Conserving One of the Last Coastal Rainforests: Establishing Baseline Data and Building Capacity for Community Conservation on Makira
Mottled Flowerpecker (Dicaeum tristrami).
Tammy with the Makira thrush, (which was measured, photographed and released).
IR camera trap photo of an inquisitive juvenile Striated Heron.
Processing birds in the forest.
|Makira Island||Solomon Islands||Australasia, Forests||15 Feb 2012|
The Solomon Islands contain some of the highest species endemism and diversity in the world yet remain poorly studied. Communities in the Kahua region of Makira are dependent on natural resources for subsistence. However, a dramatically increasing human population (2.6% p.a.) is threatening the unique biodiversity and ultimately the environmental resources upon which the local people depend. While previously plentiful, recently rapid declines in resource availability have been reported, with significant ecological change occurring at landscape scales (1).
Dr Fazey has been working in the target region of this project with the Kahua Association (KA), a local grass-roots organisation, to build their capacity since 2005 (2). However no work has yet been completed on biodiversity or resource-use in the region, which in light of the current rapid rate of change in the region is essential in order to design appropriate conservation solutions that ensure continued food security for the local people alongside environmental sustainability for this biologically diverse region.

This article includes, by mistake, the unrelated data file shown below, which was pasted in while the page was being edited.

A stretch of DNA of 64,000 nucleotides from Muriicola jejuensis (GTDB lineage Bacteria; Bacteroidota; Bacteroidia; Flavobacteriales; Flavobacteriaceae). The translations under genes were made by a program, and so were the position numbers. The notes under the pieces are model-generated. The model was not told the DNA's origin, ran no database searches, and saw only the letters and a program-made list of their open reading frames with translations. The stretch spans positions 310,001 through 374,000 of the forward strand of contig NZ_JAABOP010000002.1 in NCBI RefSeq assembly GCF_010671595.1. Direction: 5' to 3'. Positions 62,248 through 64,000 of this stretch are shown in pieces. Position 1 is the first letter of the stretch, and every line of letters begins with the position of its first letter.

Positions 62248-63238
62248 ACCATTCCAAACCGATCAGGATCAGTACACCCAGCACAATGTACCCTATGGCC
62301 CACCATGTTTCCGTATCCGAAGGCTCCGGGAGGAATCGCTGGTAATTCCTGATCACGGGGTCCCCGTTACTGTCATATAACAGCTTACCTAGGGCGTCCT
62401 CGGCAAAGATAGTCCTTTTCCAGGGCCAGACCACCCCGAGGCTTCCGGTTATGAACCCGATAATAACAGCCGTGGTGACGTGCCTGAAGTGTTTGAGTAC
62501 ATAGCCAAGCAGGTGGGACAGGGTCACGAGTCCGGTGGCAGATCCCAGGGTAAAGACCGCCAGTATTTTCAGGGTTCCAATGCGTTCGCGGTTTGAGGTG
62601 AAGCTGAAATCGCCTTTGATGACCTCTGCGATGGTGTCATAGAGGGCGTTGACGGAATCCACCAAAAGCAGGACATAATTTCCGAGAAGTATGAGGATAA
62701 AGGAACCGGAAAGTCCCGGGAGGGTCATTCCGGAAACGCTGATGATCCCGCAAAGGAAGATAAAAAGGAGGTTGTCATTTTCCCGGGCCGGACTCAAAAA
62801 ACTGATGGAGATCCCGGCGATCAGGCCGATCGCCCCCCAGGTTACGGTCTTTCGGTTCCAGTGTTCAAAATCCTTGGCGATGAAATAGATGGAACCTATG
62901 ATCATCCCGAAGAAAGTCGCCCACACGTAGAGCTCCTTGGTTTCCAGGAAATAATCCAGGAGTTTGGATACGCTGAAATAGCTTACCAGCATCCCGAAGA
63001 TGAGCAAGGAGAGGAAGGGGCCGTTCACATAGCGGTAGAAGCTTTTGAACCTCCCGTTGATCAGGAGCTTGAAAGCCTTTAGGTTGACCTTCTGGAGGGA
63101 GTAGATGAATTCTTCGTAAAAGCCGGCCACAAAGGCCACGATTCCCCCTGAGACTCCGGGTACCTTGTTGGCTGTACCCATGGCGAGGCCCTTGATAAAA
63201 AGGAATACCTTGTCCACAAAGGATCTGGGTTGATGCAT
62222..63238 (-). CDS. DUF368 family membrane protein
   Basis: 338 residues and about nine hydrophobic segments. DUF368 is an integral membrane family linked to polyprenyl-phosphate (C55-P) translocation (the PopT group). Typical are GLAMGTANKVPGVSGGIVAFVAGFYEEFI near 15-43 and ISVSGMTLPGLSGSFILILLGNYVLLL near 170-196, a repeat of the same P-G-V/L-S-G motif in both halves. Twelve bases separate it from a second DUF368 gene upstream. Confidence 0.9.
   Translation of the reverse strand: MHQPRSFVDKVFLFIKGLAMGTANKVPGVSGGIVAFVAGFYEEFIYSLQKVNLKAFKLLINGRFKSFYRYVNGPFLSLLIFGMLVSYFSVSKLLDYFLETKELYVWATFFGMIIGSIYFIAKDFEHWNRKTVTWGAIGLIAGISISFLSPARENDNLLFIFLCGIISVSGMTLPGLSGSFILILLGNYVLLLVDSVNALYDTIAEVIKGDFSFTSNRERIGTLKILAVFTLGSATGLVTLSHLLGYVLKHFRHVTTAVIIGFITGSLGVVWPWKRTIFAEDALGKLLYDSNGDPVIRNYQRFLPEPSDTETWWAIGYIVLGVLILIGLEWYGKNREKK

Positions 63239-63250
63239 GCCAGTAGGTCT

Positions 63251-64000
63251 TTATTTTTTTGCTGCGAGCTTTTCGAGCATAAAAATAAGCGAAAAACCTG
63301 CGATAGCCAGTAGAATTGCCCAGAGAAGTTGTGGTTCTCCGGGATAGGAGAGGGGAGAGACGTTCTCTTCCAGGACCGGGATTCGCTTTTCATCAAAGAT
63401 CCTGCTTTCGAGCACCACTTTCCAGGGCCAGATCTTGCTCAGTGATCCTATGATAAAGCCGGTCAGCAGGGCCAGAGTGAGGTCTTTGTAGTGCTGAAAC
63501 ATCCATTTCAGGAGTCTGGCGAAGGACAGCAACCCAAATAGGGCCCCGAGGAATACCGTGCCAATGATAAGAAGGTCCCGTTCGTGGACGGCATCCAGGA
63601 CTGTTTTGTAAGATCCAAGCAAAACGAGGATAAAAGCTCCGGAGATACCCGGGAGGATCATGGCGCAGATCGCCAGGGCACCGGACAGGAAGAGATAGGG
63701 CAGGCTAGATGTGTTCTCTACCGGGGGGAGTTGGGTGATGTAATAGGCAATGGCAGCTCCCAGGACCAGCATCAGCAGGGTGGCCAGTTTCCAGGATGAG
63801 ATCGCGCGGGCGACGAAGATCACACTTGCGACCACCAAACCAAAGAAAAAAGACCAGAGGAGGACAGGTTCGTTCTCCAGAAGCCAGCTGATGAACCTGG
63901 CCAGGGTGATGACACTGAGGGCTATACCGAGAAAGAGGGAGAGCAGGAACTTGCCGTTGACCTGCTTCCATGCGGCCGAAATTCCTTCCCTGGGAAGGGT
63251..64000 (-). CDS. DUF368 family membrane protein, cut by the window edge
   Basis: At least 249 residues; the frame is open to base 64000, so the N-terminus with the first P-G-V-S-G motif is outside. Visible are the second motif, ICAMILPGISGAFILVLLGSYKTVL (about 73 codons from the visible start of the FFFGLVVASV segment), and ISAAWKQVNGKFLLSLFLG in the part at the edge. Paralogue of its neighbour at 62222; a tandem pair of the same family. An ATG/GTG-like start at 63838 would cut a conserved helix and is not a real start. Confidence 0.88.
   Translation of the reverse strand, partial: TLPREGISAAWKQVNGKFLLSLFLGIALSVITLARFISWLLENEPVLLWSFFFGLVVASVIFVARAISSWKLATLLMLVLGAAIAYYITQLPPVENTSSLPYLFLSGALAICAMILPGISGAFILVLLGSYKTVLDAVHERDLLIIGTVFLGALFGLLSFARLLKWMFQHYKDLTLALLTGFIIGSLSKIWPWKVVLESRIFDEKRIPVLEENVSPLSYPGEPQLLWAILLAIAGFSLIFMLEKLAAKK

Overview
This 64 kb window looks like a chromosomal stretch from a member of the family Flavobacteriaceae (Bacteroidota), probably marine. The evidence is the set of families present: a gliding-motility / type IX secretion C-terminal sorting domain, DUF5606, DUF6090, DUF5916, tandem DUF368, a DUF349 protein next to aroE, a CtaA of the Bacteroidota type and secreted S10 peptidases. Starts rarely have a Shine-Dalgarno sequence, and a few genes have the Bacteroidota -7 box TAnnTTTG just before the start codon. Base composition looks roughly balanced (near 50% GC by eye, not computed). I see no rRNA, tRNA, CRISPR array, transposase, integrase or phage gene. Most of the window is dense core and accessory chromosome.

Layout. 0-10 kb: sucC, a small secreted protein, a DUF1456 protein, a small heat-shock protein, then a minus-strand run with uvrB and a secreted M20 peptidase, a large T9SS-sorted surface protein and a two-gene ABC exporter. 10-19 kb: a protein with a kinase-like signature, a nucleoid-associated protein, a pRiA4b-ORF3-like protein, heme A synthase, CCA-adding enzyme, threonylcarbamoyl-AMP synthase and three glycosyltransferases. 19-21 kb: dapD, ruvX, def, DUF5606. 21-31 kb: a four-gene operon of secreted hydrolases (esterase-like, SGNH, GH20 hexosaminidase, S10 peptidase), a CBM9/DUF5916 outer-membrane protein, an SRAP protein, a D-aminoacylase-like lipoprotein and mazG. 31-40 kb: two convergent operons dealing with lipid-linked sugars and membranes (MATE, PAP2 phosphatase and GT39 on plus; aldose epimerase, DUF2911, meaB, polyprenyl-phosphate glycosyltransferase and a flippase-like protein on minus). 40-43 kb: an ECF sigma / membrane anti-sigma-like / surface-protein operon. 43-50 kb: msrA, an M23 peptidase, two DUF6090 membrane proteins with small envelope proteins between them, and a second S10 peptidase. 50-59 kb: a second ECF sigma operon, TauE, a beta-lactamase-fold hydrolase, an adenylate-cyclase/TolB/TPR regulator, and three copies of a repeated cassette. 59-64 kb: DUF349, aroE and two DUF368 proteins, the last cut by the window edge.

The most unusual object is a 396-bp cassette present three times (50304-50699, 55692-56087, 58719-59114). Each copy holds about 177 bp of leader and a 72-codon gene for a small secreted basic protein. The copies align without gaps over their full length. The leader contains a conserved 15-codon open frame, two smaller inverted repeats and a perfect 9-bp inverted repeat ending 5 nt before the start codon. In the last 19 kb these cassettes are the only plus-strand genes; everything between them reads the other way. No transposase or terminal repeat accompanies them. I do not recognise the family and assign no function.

This project will:
- Collect vital baseline information for a data-deficient region: species diversity and abundance for birds, bats and frogs.
- Collect information on local use of natural resources: wild foods (including bushmeat), building materials and medicines.
- Train 5 local people in biodiversity monitoring techniques and protocols, in addition to generic research skills such as GPS-use and data entry.
- Run 3 cross-community workshops with participants from all 40 communities in the area: these will be run in a participatory way to aid dialogue and enhance local learning.
- Produce a local photographic bird guide. Birds will be named with their local language name (Kahuan), as well as English and Latin. It will include an introduction to conservation and the environment written in English and Kahuan (making it only the 3rd written text in this language).
1. Garonna 2009. Enviro.Cons. 36 (3); 253-260.
2. Fazey 2010. Global.Environ.Chang. 20; 713-728.
For further information contact email@example.com or visit http://www.zsl.org/science/ioz-staff-students/davies,1667,AR.html